Take a moment to picture 50 pounds of donated food bound for a local shelter in, say, Michigan. Cans and boxes of dried goods are probably in your mind. Maybe some bulk tins of beans?
Whatever you saw, it probably wasn’t this: a 100-pound whitetail carcass, hooves and all, waiting to be carved into steaks and ground into patties before it's shipped off to a local food pantry.
It might seem like an oddity, but that exact process is the bread and butter (and venison) of a wide network of charitable hunter groups, or "hunters for the hungry" programs that are more prevalent than you might think.
Found around the U.S., with chapters from Virginia to Alaska, the groups are essentially networks of hunters and meat processors that work together to get wild game to charity organizations. And they’re nothing if not prolific: the groups donate tons—literally tons—of wild game to shelters and food banks annually, which get transformed into meals for the hungry.
“There are shelters that, of course, aren’t familiar with receiving venison, and we’ve actually been able to open doors and get them to be like, 'Oh, my God, this is a whole other source of food!'” said Michelle Scheuermann, spokeswoman for The Sportsman Channel, which runs a game donation program.
The Sportsman Channel’s program is called Hunt.Fish.Feed, and it hosts a series of coordinated game dinners in major cities to raise awareness of hunter donation programs.
At stops in Las Vegas, San Diego, Milwaukee and other cities, the Sportsman Channel sets up a donated game dinner and invites various local dignitaries and legislators to participate, hoping to spread the word about the benefit of hunter programs.
The majority of such programs, however, are more like the one run by Josh Wilson, director of operations for Farmers and Hunters Feeding the Hungry (FHFH), a large group that coordinates donation programs in 25 states.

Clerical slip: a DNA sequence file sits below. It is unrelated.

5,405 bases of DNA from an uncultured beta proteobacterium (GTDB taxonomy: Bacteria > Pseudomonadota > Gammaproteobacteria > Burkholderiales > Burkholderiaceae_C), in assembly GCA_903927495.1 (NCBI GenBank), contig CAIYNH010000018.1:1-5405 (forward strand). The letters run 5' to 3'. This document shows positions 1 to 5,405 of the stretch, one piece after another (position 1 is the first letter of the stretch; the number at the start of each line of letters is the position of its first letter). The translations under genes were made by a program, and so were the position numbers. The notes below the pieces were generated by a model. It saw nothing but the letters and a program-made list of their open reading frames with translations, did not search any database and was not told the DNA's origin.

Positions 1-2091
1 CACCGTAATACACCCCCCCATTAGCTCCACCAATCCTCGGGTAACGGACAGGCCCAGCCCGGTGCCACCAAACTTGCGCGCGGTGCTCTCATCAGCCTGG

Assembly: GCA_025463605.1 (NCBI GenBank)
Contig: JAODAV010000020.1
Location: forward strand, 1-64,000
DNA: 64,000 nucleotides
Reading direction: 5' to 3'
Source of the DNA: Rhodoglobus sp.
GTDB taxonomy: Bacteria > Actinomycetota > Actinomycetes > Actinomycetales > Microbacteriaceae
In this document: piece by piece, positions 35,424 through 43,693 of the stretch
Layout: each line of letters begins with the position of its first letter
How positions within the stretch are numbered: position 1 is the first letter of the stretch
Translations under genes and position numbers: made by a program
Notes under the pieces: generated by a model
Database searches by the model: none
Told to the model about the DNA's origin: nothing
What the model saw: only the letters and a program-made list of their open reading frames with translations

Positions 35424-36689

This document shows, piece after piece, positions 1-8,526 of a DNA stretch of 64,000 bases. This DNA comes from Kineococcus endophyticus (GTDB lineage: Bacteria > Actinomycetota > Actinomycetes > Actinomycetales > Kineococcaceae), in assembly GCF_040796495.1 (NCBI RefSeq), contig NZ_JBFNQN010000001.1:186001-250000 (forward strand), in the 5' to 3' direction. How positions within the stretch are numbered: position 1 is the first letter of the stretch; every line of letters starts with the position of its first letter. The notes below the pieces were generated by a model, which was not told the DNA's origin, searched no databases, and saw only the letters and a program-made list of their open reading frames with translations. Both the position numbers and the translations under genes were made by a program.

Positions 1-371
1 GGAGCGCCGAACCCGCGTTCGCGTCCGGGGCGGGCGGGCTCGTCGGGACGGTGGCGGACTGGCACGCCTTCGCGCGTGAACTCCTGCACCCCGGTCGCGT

In short, FHFH isn’t so much about the actual hunting as it is about fundraising and coordination. To get meals onto tables, it does the legwork of setting up deals with meat processors in various locations that are willing to take donated game. FHFH then agrees to pay the processing fee for the meat, allowing a hunter to simply show up with a deer or elk he’s shot and drop it off for donation.
“Hunters just take their deer to participating butchers, drop them off and tell them they want to donate it,” he said.
FHFH raises the funds to pay that processing fee, then helps connect the butcher to local food banks or shelters in need of food, Wilson said.
Wilson’s group is a far-reaching network: over the 2008-2009 season, it coordinated the donation of about 6,700 deer to participating butchers, totaling around 167 tons of meat.
That translates to about 1.34 million servings of food for 2008-2009 alone, according to Wilson.
“And this year looks like it’s going to be a substantial increase,” he said.
Mainly, that meat comes from large game animals, but some donations also come from farmers with unwanted livestock. Small game, such as birds, also make it to the processor. Scheuermann said fish has been particularly hard to incorporate, because of how hard it is to keep fresh, but Hunt.Fish.Feed wants to incorporate it more in future years.
Along with FHFH, several large umbrella organizations coordinate chapters in various states: the Safari Club’s Sportsmen Against Hunger is one. Others have names like the United Bowhunters of New Jersey, Share the Harvest and the Venison Donation Coalition.
Even the Green Bay Packers get involved, selling hunting caps with camouflage and blaze orange colors that funnel proceeds to food shelters and pantries, in a program called “Hunting Down Hunger.”
Veteran rocker Ted Nugent is also a big supporter, and this list from the National Rifle Association attests to the number of state and regional groups around the country.
All told, a surprisingly vast community donates startling amounts of food. A group called Hunters for the Hungry in Virginia, for instance, donated about 1.6 million meals last year alone.
There is, admittedly, some resistance to the idea that the best way to get food to the hungry is through hunting large game, often with high-powered rifles in a practice that some see as destructive or inhumane. Wilson admitted that some hunters do deliberately go out and hunt deer they have no plan to eat—just to donate to a shelter.
Scheuermann said she takes such criticism in stride, and tries to encourage people who may look down on hunting to check out the program before they make any decisions.
“If that’s their thing, we welcome them to join us at our events and help provide a vegetarian option,” she said, “and help volunteer with us, because … it’s about feeding those less fortunate, it’s about helping our local neighbors.
“We don’t want to get into an argument over a process. Let’s solve the means to an end.”